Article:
Mr. Moore also contends that the district court erred by allowing various witnesses to testify concerning acts that were not related to the crimes charged. He claims that the court should have excluded this testimony under Fed.R.Evid. 404(b)2 because it was evidence of prior bad acts and only served to place Moore in a bad light. To the contrary, all of the evidence that Moore objects to is either directly related to the crimes charged or provides context for the crimes charged and, thus, is admissible to prove that Moore committed the crimes charged. United States v. Mark, 943 F.2d 444, 448 (4th Cir.1991). None of it is, as Moore contends, the type of character evidence to which Rule 404(b) applies.
Specifically, Moore objects to trial testimony of Brunson Davis, Jacqueline Coleman, Stephen Roland, Anthony Stewart, Victoria Johnson, and Officer Graue. Brunson Davis testified that, when he was cleaning Moore's carpet, he noticed two small packets of what appeared to be drugs or cocaine on a table in the apartment and that, on one occasion, he attempted to arrange a drug deal between Moore and an unspecified person. This clearly is evidence of Moore's involvement in a drug conspiracy and is admissible for purposes of proving that charge. Davis also testified that, to his knowledge, Moore did not have a job, but that he owned a variety of cars and lived in a plush apartment. Such testimony can be introduced in narcotics prosecutions to show "illegal dealings and ill-gotten gains." United States v. Grandison, 783 F.2d 1152, 1156 (4th Cir.), cert. denied, 479 U.S. 845 (1986); United States v. Rawle, 845 F.2d 1244, 1248 (4th Cir.1988). Jacqueline Coleman testified that, on one occasion in her presence, Moore "started cussing, saying really nasty things and everything."3 (J.A. at 90.) Ms. Coleman's testimony was part of a broader description of Moore's reaction to news that her son Johnny had said he was not going to sell some dope. She also testified that during his tirade against her son Moore pulled out a gun. Such evidence provides context for, and is admissible to prove, the conspiracy charged in count one and the Sec. 924 violations charged in counts six and seven. See Mark, 943 F.2d at 448. Stephen Roland testified that Moore shot him in the thigh several days after Roland sold crack to a potential customer of Moore's. This evidence is direct evidence showing that Moore violated Sec. 924 in June 1993 as charged in count ten. Anthony Stewart testified that he saw Moore with cocaine powder. He also testified that, in January 1993, he was present in Parris Moss' house when Moore and two others "pistol whipped" Johnny Coleman and someone named Carlos. This evidence is directly relevant to proving both the conspiracy charged in count one and the Sec. 924 violation charged in count eight. Victoria Johnson corroborated Stephen Roland's testimony that Moore shot him. Thus, like Roland's testimony, it is directly relevant to proving that Moore violated Sec. 924 in June 1993. Officer Graue testified that, when he and other officers searched a hotel room occupied by Moore and John Wayne Johnson, they found a small bag of marijuana, nine hundred "crack baggies," razor blades, a digital scale, a white plastic plate containing white residue, two handguns, and some ammunition. Most of this evidence is directly relevant to proving that Moore conspired to possess with the intent to distribute cocaine and is admissible to prove that charge. To the extent that it is not, it served merely to complete the officer's account of his encounter with Moore and was not introduced primarily to establish a propensity to commit the crimes charged. United States v. Kennedy, 32 F.3d 876, 886 (4th Cir.1994), cert. denied sub nom. Ingram v. United States, --- U.S. ----, 115 S.Ct. 939 (1995). Thus, none of the evidence that Moore objects to was introduced primarily to establish Moore's bad character, and the district court did not abuse its discretion by admitting it.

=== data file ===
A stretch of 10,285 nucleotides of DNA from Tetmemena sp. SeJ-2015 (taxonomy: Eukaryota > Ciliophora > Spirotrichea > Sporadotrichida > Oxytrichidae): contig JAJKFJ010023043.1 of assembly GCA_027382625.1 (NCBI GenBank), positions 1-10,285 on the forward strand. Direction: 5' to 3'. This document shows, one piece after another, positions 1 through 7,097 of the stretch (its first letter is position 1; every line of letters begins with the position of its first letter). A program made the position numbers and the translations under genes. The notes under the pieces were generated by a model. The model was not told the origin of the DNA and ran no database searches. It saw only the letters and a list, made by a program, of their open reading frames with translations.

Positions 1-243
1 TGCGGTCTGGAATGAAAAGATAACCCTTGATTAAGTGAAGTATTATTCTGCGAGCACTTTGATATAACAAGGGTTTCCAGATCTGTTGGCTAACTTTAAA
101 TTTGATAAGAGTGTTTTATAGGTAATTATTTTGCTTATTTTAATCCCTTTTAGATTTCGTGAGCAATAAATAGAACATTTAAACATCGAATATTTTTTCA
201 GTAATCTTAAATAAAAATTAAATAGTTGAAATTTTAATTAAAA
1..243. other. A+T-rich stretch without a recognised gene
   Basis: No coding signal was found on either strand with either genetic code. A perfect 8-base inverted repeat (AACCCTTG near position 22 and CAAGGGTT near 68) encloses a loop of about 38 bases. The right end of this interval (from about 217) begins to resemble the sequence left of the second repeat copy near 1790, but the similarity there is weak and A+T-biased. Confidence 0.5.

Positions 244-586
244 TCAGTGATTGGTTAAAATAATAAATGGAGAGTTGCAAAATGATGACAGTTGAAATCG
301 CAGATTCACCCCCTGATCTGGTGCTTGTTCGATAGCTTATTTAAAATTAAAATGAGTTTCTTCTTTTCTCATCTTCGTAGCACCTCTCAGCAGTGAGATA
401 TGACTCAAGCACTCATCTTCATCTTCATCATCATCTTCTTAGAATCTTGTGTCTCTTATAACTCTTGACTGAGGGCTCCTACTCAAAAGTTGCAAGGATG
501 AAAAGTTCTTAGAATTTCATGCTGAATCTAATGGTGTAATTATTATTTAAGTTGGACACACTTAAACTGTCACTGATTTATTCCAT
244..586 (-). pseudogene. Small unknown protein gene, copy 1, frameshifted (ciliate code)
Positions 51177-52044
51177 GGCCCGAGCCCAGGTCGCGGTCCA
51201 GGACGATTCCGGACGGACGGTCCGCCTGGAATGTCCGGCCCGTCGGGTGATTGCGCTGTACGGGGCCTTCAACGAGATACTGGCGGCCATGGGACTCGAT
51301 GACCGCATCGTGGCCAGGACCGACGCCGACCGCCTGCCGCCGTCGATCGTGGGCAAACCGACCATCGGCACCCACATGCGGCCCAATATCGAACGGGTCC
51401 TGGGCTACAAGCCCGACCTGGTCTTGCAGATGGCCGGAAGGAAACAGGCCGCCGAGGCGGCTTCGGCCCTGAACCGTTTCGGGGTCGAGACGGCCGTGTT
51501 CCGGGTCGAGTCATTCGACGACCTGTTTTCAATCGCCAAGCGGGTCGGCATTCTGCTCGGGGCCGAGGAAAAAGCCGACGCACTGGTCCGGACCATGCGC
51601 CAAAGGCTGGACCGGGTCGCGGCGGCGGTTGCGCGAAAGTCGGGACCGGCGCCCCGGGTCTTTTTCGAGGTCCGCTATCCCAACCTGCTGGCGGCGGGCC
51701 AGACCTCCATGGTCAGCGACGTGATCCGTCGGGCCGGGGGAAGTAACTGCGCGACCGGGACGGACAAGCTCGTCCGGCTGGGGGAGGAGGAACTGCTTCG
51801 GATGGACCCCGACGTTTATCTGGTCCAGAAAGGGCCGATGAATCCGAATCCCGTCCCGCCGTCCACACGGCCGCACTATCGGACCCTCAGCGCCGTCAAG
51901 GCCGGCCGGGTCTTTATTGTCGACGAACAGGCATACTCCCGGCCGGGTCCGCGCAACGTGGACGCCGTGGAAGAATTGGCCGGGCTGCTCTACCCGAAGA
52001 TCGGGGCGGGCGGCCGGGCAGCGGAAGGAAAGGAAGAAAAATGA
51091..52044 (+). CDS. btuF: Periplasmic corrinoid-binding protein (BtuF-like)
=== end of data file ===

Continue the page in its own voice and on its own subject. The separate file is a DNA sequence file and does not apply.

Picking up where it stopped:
Mr. Moore was convicted of six violations of 18 U.S.C. Sec. 924(c). He was sentenced to five years for the first conviction and twenty years consecutive for each subsequent conviction. Moore argues that the trial court erred in treating the subsequent Sec. 924(c) convictions as separate or subsequent convictions for purposes of imposing consecutive twenty year sentences. He contends that they cannot be treated as subsequent convictions, because they are all based on the same underlying conspiracy offense. Since Moore filed his appeal, however, we decided in United States v. Camps, 32 F.3d 102, 108 (4th Cir.1994), cert. denied, --- U.S. ----, 115 S.Ct. 1118 (1995), that multiple, consecutive sentences under Sec. 924(c) are appropriate whenever there have been multiple, separate acts of firearm use or carriage, even when all of those acts relate to a single predicate offense. Moore was convicted of multiple, separate uses of a firearm during the course of a drug distribution conspiracy. Thus, for the reasons set forth in Camps, the district court did not err in sentencing him to five years for his first Sec. 924(c) violation and twenty years consecutive for each of the five subsequent violations.
For the foregoing reasons, Moore's convictions and sentences are
18 U.S.C. Sec. 924(c) provides:
Whoever, during and in relation to any crime of violence or drug trafficking crime ... for which he may be prosecuted in a court of the United States, uses or carries a firearm, shall ... be sentenced to imprisonment for five years.... In the case of his second or subsequent conviction under this subsection, such person shall be sentenced to imprisonment for twenty years.... Notwithstanding any other provision of law, ... the term of imprisonment imposed under this subsection [shall not] run concurrently with any other term of imprisonment.
Fed.R.Evid. 404(b) provides:
(b) Other crimes, wrongs, or acts. Evidence of other crimes, wrongs, or acts is not admissible to prove the character of a person in order to show action in conformity therewith. It may, however, be admissible for other purposes, such as proof of motive, opportunity, intent, preparation, plan, knowledge, identity, or absence of mistake or accident, provided that upon request by the accused, the prosecution in a criminal case shall provide reasonable notice in advance of trial, or during trial if the court excuses pretrial notice on good cause shown, of the general nature of any such evidence it intends to introduce at trial.
Moore also claims that Coleman testified that she bought dope from Moore in 1980, 1986, 1991-1993. There, however, is nothing in the record extract suggesting that Coleman bought drugs from Moore before 1991. In fact, the only evidence in the extract involving Ms. Coleman is of drug transactions that occurred during the course of the alleged conspiracy